City Officials Address Council Questions On Premier Center Settlement
"I believe the public trust has been violated"
SIOUX FALLS, S.D. – After years of staying quiet, Mayor Mike Huether’s administration is opening up about the Denny Sanford Premier Center settlement. Back in 2015, the city signed a $1 million settlement with multiple construction agencies, for the warped outdoor paneling on the west side of the building.
Council members had the chance Tuesday to get some answers, but some still say it isn’t enough.
“I believe the public trust has been violated,” says councilor Theresa Stehly. “I’ve been out talking with people, they are very concerned.”
For more than an hour and a half, the city explained why a settlement regarding the event center siding was needed during Tuesday’s informational meeting.
“We came back to [the siding] is functionally and structurally doing what it’s supposed to do,” says Public Works Director, Mark Cotter on why the city didn’t fix the siding.
Some councilors want more proof that the decision made was best for taxpayers’ dollars.
“I think that we need to have an audit,” says Stehly. “We need to have an independent audit to come in to determine what actually took place.”
“If you can release a report, why not, what’s the risk,” adds councilor Christine Erickson.
“At some point in time you move forward,” responds Mayor Mike Huether.
Huether says without the settlement, the city could have spent $300,000 to $400,000 in legal fees.
“Litigation is normally the last and least preferred resort,” he says.
During the presentation, the city broke down where the $1 million dollars is coming from.
Four construction companies involved are paying the city $443,719, which is going back into the event center through a fund called the Events Center Construction Fund.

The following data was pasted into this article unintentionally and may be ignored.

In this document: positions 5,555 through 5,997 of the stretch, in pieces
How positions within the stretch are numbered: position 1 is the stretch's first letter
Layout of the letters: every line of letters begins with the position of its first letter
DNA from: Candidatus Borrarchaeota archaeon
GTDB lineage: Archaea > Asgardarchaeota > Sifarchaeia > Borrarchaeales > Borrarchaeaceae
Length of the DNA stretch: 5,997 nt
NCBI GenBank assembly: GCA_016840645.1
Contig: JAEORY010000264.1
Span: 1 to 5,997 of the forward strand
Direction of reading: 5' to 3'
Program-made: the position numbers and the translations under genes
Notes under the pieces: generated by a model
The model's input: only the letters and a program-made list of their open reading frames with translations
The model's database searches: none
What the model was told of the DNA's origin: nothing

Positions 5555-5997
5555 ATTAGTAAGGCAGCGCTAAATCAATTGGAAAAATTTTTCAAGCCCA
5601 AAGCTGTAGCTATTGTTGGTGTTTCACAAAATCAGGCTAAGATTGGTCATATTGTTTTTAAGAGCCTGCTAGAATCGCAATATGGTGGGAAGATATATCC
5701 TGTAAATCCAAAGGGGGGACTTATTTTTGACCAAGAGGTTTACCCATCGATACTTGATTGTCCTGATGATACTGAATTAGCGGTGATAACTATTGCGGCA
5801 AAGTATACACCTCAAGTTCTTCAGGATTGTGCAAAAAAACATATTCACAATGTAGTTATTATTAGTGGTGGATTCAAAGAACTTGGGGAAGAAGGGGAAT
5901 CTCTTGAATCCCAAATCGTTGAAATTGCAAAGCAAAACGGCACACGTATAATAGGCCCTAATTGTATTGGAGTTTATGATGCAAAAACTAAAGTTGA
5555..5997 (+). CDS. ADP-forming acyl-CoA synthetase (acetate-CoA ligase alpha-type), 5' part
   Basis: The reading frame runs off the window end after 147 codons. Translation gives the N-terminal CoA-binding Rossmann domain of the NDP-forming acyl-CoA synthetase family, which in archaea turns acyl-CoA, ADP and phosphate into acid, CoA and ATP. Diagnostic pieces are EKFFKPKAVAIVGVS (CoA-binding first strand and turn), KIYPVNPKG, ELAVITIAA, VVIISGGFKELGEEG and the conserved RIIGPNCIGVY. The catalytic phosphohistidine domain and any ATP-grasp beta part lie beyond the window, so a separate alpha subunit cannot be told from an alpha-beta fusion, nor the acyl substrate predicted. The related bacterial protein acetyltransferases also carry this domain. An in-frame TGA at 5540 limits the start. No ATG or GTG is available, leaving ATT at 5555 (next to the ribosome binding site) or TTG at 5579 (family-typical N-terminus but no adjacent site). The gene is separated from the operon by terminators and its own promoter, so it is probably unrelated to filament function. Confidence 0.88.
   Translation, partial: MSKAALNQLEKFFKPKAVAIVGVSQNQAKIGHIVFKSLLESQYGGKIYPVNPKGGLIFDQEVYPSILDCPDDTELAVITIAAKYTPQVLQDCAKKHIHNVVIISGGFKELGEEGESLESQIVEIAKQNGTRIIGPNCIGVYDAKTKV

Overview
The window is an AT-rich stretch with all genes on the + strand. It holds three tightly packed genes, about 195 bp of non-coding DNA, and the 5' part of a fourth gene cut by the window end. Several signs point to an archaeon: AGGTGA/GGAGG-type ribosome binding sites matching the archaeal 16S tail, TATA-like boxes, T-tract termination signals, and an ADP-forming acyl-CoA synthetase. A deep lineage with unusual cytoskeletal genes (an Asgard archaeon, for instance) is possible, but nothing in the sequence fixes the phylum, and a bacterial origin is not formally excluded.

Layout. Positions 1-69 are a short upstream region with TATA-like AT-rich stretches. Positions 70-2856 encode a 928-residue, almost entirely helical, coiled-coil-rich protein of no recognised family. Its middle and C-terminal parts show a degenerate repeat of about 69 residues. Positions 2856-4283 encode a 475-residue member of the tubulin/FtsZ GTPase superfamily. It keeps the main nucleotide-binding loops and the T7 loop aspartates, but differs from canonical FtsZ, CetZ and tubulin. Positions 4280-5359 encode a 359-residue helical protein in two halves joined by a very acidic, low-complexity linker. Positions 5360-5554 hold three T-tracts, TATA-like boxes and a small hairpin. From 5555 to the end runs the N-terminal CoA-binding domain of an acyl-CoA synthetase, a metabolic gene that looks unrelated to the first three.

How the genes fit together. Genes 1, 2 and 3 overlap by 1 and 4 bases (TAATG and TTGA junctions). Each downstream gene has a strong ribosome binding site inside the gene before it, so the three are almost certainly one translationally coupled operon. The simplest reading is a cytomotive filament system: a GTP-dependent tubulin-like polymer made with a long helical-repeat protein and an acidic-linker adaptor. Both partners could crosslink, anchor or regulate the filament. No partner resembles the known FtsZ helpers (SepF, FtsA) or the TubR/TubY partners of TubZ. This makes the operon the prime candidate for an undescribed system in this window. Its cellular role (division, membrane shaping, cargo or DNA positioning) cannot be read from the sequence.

“Some of the projects that are completed include improvements to the security system, metal detectors, additional radio equipment and a new score table was acquired for the building,” says City Financial Director, Tracy Turback. “The cooler, storage and kitchen expansion project is nearly completed, and the parking lot lighting, the bid for that project has been awarded.”
The Events Center Construction Fund currently has a balance of approximately $2.9 million.
The city also received $41,285 in debt forgiveness. And $514,996 dollars will be transferred back to the city from Mortenson Companies, the fifth contractor involved, Contingency Fund. That’s a $1.5 million fund the construction company set aside in case any problems were to arise with the Premier Center.
“The value of the settlement to the citizens, it was real,” says Huether. “It was considerable back then.”
So the big question on some councilors’ minds; why make the settlement private?
“The city did not ask for it, the other parties did,” explains Huether.
“This is going to cost all of us, all of you, more money to do any project from now,” adds councilor Rex Rolfing.
The South Dakota Supreme Court required the city to release the settlement documents. Now that private settlements seem to be off the table, the city fears any upcoming projects will be more expensive.
“Every contractor is going to build in 5,10, 20 percent more into their bids just so they can cover the cost of litigation that may happen, because we cant’ mitigate, negotiate a settlement like this in the future,” says Rolfing.
What’s next? Councilors are deciding whether another informational meeting, or a special working session, is needed to further understand the settlement.